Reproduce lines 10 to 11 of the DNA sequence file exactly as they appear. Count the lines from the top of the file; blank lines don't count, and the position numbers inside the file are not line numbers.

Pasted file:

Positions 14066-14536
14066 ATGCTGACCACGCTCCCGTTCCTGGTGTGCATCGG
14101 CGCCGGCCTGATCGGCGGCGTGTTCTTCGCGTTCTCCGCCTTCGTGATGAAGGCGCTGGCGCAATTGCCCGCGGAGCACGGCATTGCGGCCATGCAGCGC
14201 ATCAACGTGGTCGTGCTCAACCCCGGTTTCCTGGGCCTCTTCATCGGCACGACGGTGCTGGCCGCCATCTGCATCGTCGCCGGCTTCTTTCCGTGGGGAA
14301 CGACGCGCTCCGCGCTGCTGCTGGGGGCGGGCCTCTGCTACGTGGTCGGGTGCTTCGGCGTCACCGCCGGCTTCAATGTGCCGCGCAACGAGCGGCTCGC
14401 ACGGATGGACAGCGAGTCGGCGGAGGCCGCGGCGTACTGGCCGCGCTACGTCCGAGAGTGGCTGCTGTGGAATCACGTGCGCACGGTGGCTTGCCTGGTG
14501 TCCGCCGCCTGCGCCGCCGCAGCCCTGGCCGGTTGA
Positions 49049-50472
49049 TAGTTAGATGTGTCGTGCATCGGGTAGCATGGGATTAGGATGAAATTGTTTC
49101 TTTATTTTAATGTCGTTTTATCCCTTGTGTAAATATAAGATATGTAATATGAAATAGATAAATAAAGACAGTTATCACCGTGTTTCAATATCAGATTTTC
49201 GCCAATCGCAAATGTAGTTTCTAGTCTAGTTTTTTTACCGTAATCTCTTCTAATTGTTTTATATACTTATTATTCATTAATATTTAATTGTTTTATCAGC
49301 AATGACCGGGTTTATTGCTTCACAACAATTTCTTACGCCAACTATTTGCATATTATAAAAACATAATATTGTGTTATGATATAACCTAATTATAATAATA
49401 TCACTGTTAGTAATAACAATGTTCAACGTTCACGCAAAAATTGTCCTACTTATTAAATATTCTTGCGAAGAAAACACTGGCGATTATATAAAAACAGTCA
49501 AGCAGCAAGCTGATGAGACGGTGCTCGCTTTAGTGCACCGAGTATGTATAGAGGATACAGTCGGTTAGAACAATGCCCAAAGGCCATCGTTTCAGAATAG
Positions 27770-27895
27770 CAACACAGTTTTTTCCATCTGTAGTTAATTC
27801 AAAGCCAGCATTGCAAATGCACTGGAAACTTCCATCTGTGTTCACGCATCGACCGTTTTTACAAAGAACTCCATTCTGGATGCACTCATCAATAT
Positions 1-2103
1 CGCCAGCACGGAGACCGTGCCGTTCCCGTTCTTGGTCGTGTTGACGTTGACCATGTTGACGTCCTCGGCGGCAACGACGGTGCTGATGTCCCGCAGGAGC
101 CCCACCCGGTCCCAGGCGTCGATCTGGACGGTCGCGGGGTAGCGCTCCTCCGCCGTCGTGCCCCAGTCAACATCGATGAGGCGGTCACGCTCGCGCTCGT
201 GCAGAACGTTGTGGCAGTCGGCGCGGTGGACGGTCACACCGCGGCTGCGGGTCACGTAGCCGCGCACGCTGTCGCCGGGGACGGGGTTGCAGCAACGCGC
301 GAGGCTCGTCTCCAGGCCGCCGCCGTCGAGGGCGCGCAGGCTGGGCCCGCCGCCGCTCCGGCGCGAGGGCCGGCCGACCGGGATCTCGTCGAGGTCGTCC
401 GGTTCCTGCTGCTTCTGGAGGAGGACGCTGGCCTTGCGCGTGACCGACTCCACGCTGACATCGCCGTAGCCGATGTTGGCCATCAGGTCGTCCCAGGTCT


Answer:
49101 TTTATTTTAATGTCGTTTTATCCCTTGTGTAAATATAAGATATGTAATATGAAATAGATAAATAAAGACAGTTATCACCGTGTTTCAATATCAGATTTTC
49201 GCCAATCGCAAATGTAGTTTCTAGTCTAGTTTTTTTACCGTAATCTCTTCTAATTGTTTTATATACTTATTATTCATTAATATTTAATTGTTTTATCAGC